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One Way It Is Easy Being Green

Rural Intelligence: Community: Passages Image

The hydroelectric power plant in Falls Village, CT

Can you trust your power company when it says it will charge you more for sustainable energy? Do you really have any choice unless you go off the grid? For now, signing up for your utility company’s green programs is one simple toward solving the climate crisis, encouraging them to invest more in renewable energy. Is there any reason to wait?

If one of your New Year’s resolutions was to be more eco-conscious and environmentally pro-active, look at all those pieces of paper stuffed into your electric bill. One of them probably gives you the information you need to sign up for clean energy. If you live in Litchfield County, Connecticut Light & Power allows you to opt to have all your electricity come from a company called Sterling Planet, which makes energy from renewable sources: 33% wind, 34% landfill gas and 33% small hydro. CL&P estimates that it will cost a typical household $3.85 to $8 more per month, which seems a bargain to help free us from our dependence on oil, coal and nuclear energy.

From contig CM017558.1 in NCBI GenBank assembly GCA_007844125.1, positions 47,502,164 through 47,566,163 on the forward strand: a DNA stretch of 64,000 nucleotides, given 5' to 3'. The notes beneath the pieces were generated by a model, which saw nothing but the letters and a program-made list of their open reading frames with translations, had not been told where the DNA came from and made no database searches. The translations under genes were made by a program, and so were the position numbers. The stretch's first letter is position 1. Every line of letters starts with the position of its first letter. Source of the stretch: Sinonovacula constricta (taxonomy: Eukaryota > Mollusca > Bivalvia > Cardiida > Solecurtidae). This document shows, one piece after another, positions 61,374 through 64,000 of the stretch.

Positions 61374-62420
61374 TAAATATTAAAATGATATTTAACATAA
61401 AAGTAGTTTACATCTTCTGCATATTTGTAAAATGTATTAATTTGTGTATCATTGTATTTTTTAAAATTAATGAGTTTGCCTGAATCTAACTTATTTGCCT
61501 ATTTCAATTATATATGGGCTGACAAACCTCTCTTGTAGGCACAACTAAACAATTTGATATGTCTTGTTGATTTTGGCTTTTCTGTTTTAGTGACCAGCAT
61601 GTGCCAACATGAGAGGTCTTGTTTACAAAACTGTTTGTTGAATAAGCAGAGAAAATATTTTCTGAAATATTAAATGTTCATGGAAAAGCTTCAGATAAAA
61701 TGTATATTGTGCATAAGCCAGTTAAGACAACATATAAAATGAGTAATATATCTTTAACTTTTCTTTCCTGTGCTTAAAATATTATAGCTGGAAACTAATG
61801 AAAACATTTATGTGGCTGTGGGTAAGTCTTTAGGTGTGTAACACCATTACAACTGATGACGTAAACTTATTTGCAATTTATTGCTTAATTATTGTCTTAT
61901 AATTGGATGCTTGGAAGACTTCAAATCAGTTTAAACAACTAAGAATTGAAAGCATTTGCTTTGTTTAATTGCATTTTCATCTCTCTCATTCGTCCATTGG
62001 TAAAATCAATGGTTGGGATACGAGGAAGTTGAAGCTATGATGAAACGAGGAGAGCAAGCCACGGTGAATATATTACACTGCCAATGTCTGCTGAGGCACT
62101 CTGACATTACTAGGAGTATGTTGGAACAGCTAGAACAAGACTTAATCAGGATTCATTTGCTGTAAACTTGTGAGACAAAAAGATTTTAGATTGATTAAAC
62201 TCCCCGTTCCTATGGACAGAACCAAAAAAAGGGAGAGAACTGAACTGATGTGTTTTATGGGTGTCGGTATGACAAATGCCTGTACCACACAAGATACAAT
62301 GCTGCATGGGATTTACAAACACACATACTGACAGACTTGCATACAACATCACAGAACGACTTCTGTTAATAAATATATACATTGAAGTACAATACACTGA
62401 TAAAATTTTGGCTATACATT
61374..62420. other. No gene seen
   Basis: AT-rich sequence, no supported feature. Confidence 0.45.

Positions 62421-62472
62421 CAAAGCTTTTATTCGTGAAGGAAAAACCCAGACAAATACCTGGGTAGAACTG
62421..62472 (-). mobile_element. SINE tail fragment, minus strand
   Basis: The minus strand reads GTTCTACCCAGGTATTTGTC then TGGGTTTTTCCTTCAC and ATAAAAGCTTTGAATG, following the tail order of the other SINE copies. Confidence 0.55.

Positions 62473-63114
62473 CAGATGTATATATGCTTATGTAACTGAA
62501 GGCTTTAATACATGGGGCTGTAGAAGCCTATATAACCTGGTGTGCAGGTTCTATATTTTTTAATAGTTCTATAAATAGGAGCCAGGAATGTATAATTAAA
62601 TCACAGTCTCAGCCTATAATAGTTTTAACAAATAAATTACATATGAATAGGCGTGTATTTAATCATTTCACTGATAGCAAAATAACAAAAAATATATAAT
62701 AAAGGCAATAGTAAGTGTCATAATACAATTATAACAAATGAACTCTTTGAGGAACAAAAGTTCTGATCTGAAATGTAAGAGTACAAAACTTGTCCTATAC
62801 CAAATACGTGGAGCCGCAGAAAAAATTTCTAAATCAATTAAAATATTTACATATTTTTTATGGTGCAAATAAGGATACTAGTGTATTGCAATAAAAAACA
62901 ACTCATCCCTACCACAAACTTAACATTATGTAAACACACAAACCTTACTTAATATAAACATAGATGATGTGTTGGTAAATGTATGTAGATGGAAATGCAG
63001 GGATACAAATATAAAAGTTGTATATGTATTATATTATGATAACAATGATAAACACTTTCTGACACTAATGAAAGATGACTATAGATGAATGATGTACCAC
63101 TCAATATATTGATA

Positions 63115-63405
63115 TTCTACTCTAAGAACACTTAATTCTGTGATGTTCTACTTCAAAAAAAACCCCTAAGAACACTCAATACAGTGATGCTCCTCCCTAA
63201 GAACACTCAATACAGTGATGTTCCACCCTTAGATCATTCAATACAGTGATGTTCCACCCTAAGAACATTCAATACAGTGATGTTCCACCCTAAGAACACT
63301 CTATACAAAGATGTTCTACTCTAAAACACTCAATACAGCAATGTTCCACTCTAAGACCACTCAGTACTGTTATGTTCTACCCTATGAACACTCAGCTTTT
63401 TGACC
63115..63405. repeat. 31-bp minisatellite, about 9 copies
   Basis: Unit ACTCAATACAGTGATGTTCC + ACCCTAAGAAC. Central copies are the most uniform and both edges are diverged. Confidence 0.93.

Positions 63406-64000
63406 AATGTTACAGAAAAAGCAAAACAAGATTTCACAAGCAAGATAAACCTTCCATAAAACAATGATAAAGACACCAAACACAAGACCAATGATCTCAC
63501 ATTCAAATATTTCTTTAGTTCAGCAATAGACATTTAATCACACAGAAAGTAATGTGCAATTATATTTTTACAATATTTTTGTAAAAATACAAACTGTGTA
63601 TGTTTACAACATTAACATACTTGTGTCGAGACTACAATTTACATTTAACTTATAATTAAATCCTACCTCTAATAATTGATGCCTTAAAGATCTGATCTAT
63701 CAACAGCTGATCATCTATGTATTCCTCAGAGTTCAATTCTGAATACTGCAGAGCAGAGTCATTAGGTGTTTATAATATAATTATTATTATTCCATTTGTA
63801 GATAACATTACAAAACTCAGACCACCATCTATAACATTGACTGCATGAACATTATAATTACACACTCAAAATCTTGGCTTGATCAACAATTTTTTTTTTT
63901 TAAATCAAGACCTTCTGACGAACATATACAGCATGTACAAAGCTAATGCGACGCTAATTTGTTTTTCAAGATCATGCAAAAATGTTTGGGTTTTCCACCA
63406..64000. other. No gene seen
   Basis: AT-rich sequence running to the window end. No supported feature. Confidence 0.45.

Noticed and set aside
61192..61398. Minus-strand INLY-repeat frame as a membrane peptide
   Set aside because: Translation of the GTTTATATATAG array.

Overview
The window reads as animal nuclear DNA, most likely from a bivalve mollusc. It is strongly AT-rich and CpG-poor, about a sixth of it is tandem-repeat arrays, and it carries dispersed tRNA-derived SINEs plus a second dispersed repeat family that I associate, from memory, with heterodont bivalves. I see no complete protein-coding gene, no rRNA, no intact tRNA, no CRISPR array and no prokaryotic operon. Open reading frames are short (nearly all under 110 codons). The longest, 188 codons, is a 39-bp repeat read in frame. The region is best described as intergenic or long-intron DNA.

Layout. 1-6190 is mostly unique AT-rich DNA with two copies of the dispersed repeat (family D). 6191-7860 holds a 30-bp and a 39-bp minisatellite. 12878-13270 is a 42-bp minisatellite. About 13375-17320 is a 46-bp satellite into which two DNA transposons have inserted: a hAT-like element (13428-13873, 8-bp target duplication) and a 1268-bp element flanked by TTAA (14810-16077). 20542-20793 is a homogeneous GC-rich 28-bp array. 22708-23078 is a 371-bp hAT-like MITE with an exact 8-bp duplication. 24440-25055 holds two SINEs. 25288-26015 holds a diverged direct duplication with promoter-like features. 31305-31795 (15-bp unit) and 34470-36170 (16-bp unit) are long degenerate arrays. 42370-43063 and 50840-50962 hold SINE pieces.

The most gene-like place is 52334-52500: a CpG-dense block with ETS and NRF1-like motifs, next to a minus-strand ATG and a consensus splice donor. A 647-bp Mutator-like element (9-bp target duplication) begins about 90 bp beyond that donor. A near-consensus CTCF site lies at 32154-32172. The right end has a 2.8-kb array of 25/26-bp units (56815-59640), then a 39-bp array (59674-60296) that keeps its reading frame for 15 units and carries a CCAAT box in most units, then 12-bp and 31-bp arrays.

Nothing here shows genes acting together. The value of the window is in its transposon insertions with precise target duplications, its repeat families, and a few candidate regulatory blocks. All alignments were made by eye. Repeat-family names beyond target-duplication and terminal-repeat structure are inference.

• If you live Hudson, NY, you can sign up for National Grid’s GreenUp renewable energy program. For residents of Eastern Columbia County, you can enroll in New York State Electric & Gas’s “Catch the Wind” program and buy a block of 200 kilowatt-hours of wind-generated electricity every month for one year that reduces carbon dioxide emissions equivalent to planting 1 acre of trees or not driving 2,194 miles.

• In Berkshire County, Western Massachusetts Electric supports renewable energy programs but does not allow one to opt to get all one’s energy from sustainable sources.
But some Berkshire residents can be part of The Massachusetts Electric Company’s GreenUp  program whose providers include Community Energy, Mass Energy Consumers Alliance , and Sterling Planet.

• It’s not so easy for most Dutchess County residents to go green, because Central Hudson Gas & Electric only points you in the right direction to do your own research. But other residents can sign up for New York State Electric and Gas’s Catch the Wind program.



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